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Constant existence of the sensory branch of the nerve to the pyramidalis distributing to the upper margin of the pubic ramus.
Anat Sci Int 2018; 93(4):405-413AS

Abstract

Twenty-one sides of 11 adult Japanese cadavers were investigated, and 2 of 21 sides exhibited absence of the pyramidalis. We observed that all of the nerves to the pyramidalis included the sensory nerve branch, which distributed to the aponeurotic tissue in the upper area of the pubic ramus. To investigate the clinical relevance and developmental process of the pyramidalis, detailed innervation patterns of the pyramidalis and the lumber plexus were examined and compared with the case of absent pyramidalis. The nerves to the pyramidalis could be classified into five types by the derivative nerves and two subtypes by their courses associated with the funiculus spermaticus. In the cases of absent pyramidalis, similar sensory branches distributed close to the upper area of the pubic ramus. We deduced that the sensory branch extended along with the muscular branch to the pyramidalis after development of the pyramidalis and that only the sensory branch remained in cases in which the pyramidalis disappeared. The two subtypes might associate with descensus testis. Surgeons performing inguinal hernia repair using a mesh and tension-free surgical technique should preserve the nerves around the funiculus spermaticus to avoid diminished proprioception in the lower abdominal wall.

Authors+Show Affiliations

Department of Rehabilitation of Sciences, Kobe University Graduate School of Health Sciences, 7-10-2 Tomogaoka, Suma-ku, Kobe, 654-0142, Japan.Faculty of Health Care Sciences, Himeji Dokkyo University, 7-2-1 Kami-ono, Himeji, 670- 8524, Japan.Division of Anatomy and Neurobiology, Department of Physiology and Cell Biology, Kobe Graduate School of Medicine, 7-5-1 Kusunoki-cho, Chuo-ku, Kobe, 650-0017, Japan. Department of Clinical Laboratory, Kobe University Hospital, 7-5-2 Kusunoki-cho, Chuo-ku, Kobe, 650-0017, Japan.Department of Anatomy, School of Life Dentistry at Niigata, The Nippon Dental University, 1-8 Hamaura-cho, Chuo-ku, Niigata, 951-8580, Japan.Division of Anatomy and Neurobiology, Department of Physiology and Cell Biology, Kobe Graduate School of Medicine, 7-5-1 Kusunoki-cho, Chuo-ku, Kobe, 650-0017, Japan.Department of Anatomy, Osaka Dental University, 8-1, Kuzuhanazono-cho, Hiraka, Osaka, 573-1121, Japan.Department of Rehabilitation of Sciences, Kobe University Graduate School of Health Sciences, 7-10-2 Tomogaoka, Suma-ku, Kobe, 654-0142, Japan. arakawa@people.kobe-u.ac.jp.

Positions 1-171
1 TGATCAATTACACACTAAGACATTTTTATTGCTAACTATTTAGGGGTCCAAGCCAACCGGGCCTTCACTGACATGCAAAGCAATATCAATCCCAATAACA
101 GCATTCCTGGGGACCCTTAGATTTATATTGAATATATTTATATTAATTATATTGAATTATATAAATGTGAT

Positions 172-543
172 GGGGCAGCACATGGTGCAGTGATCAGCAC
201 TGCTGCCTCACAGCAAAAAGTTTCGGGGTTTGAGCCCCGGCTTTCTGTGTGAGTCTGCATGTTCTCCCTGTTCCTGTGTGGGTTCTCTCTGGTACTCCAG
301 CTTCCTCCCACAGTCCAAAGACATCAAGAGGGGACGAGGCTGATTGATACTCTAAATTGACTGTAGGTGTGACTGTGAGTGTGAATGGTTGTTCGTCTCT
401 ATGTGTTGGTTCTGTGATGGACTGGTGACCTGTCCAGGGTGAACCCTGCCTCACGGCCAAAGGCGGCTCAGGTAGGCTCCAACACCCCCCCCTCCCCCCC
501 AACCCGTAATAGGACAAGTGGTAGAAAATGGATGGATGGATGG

Pub Type(s)

Journal Article

Language

eng

PubMed ID

29349766

Citation

Haba, Daijiro, et al. "Constant Existence of the Sensory Branch of the Nerve to the Pyramidalis Distributing to the Upper Margin of the Pubic Ramus." Anatomical Science International, vol. 93, no. 4, 2018, pp. 405-413.
Haba D, Emura K, Watanabe Y, et al. Constant existence of the sensory branch of the nerve to the pyramidalis distributing to the upper margin of the pubic ramus. Anat Sci Int. 2018;93(4):405-413.
Haba, D., Emura, K., Watanabe, Y., Kageyama, I., Kikkawa, S., Uemura, M., & Arakawa, T. (2018). Constant existence of the sensory branch of the nerve to the pyramidalis distributing to the upper margin of the pubic ramus. Anatomical Science International, 93(4), pp. 405-413. doi:10.1007/s12565-018-0428-z.
Haba D, et al. Constant Existence of the Sensory Branch of the Nerve to the Pyramidalis Distributing to the Upper Margin of the Pubic Ramus. Anat Sci Int. 2018;93(4):405-413. PubMed PMID: 29349766.
* Article titles in AMA citation format should be in sentence-case
TY - JOUR T1 - Constant existence of the sensory branch of the nerve to the pyramidalis distributing to the upper margin of the pubic ramus. AU - Haba,Daijiro, AU - Emura,Kenji, AU - Watanabe,Yuko, AU - Kageyama,Ikuo, AU - Kikkawa,Satoshi, AU - Uemura,Mamoru, AU - Arakawa,Takamitsu, Y1 - 2018/01/18/ PY - 2017/08/22/received PY - 2018/01/08/accepted PY - 2018/1/20/pubmed PY - 2018/10/27/medline PY - 2018/1/20/entrez KW - Cadaver KW - Innervation KW - Lumber plexus KW - Macroscopic anatomy KW - Pyramidalis SP - 405 EP - 413 JF - Anatomical science international JO - Anat Sci Int VL - 93 IS - 4 N2 - Twenty-one sides of 11 adult Japanese cadavers were investigated, and 2 of 21 sides exhibited absence of the pyramidalis. We observed that all of the nerves to the pyramidalis included the sensory nerve branch, which distributed to the aponeurotic tissue in the upper area of the pubic ramus. To investigate the clinical relevance and developmental process of the pyramidalis, detailed innervation patterns of the pyramidalis and the lumber plexus were examined and compared with the case of absent pyramidalis. The nerves to the pyramidalis could be classified into five types by the derivative nerves and two subtypes by their courses associated with the funiculus spermaticus. In the cases of absent pyramidalis, similar sensory branches distributed close to the upper area of the pubic ramus. We deduced that the sensory branch extended along with the muscular branch to the pyramidalis after development of the pyramidalis and that only the sensory branch remained in cases in which the pyramidalis disappeared. The two subtypes might associate with descensus testis. Surgeons performing inguinal hernia repair using a mesh and tension-free surgical technique should preserve the nerves around the funiculus spermaticus to avoid diminished proprioception in the lower abdominal wall. SN - 1447-073X UR - https://www.unboundmedicine.com/medline/citation/29349766/Constant_existence_of_the_sensory_branch_of_the_nerve_to_the_pyramidalis_distributing_to_the_upper_margin_of_the_pubic_ramus L2 - https://dx.doi.org/10.1007/s12565-018-0428-z DB - PRIME DP - Unbound Medicine ER -